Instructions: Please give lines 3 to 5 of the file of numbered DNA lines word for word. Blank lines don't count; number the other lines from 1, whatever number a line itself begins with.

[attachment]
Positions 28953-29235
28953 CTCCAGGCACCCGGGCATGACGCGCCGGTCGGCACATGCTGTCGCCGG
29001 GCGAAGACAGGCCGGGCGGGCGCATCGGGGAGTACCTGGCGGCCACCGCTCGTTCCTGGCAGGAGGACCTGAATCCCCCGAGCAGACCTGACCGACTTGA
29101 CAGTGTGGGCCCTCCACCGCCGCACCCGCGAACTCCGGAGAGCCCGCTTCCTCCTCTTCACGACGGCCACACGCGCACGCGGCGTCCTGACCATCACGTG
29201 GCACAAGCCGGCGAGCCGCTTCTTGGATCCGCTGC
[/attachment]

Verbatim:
29001 GCGAAGACAGGCCGGGCGGGCGCATCGGGGAGTACCTGGCGGCCACCGCTCGTTCCTGGCAGGAGGACCTGAATCCCCCGAGCAGACCTGACCGACTTGA
29101 CAGTGTGGGCCCTCCACCGCCGCACCCGCGAACTCCGGAGAGCCCGCTTCCTCCTCTTCACGACGGCCACACGCGCACGCGGCGTCCTGACCATCACGTG
29201 GCACAAGCCGGCGAGCCGCTTCTTGGATCCGCTGC